If we have anything to fear, it's what a fear-driven society might do to itself. If the last six years have proved anything, it's that the resiliency of the American electorate and the system of checks and balances is a myth. The latter is there in form, but not in substance. And the former is as easy to manipulate as any frightened population in the history of politicians manipulating their populations. Authoritarians in the future will have as little resistance to jettisoning the constitution article by article "for reasons of national security" as they had in jettisoning Geneva article 3 and habeas corpus last week when it passed the Military Commissions Act. There are always good reasons for doing the wrong thing, and those moderates who "lack conviction" are too likely to see merit in those reasons. And the country needs moderates, the presumably sensible people in the middle, to stop being so realistic and reasonable. They need to learn what it means to resist.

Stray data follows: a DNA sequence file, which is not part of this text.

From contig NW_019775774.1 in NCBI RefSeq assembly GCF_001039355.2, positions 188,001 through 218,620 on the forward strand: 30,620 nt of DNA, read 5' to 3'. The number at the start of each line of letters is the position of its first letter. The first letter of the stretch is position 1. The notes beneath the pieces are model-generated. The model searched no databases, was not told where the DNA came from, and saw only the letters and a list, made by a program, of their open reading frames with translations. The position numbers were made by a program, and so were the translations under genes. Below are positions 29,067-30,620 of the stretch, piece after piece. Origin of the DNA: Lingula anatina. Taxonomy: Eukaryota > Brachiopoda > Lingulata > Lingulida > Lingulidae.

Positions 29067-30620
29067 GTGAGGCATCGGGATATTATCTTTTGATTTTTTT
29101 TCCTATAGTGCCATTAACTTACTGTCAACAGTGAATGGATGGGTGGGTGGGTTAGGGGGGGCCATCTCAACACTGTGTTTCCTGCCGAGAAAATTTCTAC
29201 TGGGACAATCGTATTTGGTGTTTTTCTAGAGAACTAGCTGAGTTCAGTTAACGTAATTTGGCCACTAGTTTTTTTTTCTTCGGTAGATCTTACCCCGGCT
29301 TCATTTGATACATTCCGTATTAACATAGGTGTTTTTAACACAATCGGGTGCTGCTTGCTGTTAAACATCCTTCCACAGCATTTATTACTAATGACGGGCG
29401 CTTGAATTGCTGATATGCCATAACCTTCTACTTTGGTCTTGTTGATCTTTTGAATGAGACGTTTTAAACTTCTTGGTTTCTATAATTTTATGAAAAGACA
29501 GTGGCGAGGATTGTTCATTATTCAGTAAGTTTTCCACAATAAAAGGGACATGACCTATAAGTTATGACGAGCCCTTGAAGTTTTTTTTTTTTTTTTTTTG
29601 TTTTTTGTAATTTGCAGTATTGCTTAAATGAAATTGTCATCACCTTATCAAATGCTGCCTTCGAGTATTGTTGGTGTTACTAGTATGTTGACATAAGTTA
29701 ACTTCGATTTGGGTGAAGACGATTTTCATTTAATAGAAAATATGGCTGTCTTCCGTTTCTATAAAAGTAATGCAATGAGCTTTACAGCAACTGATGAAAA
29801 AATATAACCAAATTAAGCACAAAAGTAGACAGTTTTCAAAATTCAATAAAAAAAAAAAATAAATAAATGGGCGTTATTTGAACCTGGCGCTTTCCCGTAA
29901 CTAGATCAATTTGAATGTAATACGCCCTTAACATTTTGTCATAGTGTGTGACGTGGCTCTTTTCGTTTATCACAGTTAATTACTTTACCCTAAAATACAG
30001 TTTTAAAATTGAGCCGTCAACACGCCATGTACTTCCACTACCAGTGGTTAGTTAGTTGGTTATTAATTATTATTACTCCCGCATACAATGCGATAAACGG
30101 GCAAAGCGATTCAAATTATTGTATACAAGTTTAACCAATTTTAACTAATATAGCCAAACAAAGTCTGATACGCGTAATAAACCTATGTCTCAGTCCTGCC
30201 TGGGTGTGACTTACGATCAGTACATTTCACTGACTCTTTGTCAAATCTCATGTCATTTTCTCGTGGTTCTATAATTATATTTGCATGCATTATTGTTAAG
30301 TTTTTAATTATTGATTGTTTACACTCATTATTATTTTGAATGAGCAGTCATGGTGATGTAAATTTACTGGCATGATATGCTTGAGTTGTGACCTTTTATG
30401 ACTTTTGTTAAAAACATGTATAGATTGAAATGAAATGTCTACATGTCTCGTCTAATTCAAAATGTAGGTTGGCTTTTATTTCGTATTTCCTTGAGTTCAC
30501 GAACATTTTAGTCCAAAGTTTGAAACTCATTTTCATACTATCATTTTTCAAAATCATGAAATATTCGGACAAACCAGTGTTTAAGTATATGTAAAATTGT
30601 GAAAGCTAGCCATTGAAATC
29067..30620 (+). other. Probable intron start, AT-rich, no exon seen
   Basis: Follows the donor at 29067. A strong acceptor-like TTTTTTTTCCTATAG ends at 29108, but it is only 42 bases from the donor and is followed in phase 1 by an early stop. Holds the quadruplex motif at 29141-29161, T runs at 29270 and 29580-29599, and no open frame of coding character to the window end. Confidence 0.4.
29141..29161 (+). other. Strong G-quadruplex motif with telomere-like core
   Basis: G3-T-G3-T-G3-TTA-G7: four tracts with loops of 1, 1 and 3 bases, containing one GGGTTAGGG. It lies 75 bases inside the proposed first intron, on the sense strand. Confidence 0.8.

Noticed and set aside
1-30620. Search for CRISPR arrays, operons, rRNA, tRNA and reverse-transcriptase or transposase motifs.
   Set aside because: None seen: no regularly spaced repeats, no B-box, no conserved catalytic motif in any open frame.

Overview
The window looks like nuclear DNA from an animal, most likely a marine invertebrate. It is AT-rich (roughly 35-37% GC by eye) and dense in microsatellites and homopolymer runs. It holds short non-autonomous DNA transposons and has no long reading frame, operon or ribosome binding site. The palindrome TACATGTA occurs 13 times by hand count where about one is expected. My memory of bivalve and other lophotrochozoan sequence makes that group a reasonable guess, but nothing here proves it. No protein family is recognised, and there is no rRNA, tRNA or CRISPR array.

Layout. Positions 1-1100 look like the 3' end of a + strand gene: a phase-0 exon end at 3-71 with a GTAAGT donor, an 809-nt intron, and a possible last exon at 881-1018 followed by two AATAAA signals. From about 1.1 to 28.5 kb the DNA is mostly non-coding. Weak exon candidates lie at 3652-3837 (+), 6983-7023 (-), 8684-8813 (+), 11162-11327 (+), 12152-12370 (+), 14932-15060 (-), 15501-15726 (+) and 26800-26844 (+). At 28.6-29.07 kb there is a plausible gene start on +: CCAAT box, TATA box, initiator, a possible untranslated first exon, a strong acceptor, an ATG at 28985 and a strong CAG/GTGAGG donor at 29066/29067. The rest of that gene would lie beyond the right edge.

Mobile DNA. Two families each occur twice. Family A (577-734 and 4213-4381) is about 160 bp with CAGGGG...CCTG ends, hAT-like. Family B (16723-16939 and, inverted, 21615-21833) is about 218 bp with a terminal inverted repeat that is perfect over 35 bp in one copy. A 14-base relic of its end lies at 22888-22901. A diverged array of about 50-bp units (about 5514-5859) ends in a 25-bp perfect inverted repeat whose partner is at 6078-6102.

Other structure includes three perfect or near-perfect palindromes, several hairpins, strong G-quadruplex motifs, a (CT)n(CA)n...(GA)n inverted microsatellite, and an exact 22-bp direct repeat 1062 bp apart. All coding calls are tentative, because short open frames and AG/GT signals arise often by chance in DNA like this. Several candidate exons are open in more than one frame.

And so we must all be vigilant and not give way to any of the fear mongering fomented by the Right. We must hold fast to everything we have gained, and fight every attempt to take it away. But in this decadent time there new initiatives are all but impossible; at best we muddle through as well as we can and do what we can to prevent the crazies from doing too much damage.
[Ed this post first appeared in 2006, under a different title, the week after the passage of the Military Commissions Act.]